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In 2 Charts: Why the ‘War on Poverty’ Should Be Renamed the ‘War on Marriage’



In 2 Charts: Why the ‘War on Poverty’ Should Be Renamed the ‘War on Marriage’

Kelsey Harris / @KelsRenHar / December 03, 2014

“First comes love, then comes marriage, then comes a baby in a baby carriage.” Sort of.

I grew up singing the “K-I-S-S-I-N-G” jingle with my elementary school friends during recess. Now many of those same friends have the baby in the baby carriage and a boyfriend. They aren’t alone.

>>>REPORT: How Welfare Undermines Marriage

According to research by Robert Rector, an expert in welfare at the Heritage Foundation, more than 40 percent of all children born in the U.S. were born outside of marriage in 2013, and the number of single-parent families with children has skyrocketed by nearly 10 million.

Rector explains how the War on Poverty undermined marriage:

It is no accident that the collapse of marriage in America largely began with the War on Poverty and the proliferation of means-tested welfare programs that it fostered. When the War on Poverty began, only a single welfare program—Aid to Families with Dependent Children (AFDC)—assisted single parents. Today, dozens of programs provide benefits to families with children, including the Earned Income Tax Credit (EITC), Temporary Assistance for Needy Families (TANF), the Women, Infants and Children (WIC) food program, Supplemental Security Income (SSI), food stamps, child nutrition programs, public housing and Section 8 housing, and Medicaid. Although married couples with children can also receive aid through these programs, the overwhelming majority of assistance to families with children goes to single-parent households.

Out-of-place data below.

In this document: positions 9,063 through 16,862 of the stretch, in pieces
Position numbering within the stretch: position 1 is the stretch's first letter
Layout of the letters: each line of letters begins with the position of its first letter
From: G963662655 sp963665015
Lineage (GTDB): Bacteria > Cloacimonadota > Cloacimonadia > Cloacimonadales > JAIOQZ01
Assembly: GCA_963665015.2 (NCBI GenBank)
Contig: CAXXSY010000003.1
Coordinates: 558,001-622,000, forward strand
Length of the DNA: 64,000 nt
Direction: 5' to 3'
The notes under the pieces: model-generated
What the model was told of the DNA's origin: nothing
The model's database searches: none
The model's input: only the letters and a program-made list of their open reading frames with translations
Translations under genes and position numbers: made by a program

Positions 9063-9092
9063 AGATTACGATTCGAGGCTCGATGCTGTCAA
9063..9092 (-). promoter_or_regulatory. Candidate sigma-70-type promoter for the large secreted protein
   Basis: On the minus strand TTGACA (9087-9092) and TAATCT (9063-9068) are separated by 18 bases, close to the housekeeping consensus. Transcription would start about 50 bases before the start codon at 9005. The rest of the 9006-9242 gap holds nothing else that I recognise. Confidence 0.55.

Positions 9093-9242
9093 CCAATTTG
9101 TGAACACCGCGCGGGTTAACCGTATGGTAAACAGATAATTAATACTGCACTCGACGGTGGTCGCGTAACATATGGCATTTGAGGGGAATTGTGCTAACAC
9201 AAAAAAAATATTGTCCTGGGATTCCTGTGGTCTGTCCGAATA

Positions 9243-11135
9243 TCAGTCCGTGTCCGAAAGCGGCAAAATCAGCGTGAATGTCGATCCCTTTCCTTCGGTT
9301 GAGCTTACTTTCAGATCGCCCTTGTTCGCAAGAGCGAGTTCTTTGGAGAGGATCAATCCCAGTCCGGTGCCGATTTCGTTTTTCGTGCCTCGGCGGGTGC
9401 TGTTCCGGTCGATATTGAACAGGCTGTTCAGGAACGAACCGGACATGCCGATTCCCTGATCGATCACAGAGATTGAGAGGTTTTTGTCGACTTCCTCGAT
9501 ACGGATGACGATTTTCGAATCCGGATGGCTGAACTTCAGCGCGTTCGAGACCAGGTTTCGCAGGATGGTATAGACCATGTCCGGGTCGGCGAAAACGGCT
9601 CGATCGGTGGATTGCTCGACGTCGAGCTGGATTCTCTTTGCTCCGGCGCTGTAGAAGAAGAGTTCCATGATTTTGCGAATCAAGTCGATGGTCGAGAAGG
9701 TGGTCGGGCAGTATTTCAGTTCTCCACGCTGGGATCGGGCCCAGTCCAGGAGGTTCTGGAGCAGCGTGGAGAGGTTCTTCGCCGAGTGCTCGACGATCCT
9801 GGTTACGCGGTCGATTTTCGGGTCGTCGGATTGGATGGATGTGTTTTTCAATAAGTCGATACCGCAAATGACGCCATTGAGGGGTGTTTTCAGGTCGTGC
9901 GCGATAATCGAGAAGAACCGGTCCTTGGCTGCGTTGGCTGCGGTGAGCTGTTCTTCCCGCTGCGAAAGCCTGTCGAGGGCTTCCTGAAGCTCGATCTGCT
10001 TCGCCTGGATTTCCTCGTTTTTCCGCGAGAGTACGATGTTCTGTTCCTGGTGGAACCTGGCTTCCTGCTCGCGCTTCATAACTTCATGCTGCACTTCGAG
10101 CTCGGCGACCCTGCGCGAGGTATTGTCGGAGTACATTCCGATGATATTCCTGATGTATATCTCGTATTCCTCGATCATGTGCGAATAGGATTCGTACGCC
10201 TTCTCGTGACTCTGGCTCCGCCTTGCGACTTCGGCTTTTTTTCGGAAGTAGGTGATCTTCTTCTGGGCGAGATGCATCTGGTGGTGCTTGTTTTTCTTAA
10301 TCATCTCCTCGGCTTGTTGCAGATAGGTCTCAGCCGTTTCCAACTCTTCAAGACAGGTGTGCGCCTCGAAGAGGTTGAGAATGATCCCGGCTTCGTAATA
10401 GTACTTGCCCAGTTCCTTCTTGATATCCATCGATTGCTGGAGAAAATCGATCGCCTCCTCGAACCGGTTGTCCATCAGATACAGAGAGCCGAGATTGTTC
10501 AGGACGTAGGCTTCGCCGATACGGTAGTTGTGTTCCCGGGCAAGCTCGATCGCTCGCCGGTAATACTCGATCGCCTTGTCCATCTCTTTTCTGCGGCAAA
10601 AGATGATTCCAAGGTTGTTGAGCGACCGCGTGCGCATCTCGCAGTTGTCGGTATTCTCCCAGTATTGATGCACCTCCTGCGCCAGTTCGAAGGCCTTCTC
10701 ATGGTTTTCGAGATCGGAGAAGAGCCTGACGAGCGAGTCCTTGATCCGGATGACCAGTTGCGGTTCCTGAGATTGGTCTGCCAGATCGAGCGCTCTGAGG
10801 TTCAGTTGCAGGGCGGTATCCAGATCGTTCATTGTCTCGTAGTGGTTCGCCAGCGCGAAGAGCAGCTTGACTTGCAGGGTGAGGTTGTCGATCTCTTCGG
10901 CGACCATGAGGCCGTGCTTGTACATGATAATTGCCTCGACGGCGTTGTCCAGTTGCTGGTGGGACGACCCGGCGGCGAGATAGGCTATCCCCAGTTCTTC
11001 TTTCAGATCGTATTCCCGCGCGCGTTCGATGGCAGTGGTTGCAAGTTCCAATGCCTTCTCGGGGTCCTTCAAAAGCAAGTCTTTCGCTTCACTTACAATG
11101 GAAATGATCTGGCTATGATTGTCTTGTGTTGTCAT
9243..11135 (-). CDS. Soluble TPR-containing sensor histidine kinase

These charts breakdown exactly how much marriage and childbearing has changed since 1964.


One thought on “In 2 Charts: Why the ‘War on Poverty’ Should Be Renamed the ‘War on Marriage’

  1. And the end result is only 19 students pass the SAT test in Paterson this year.

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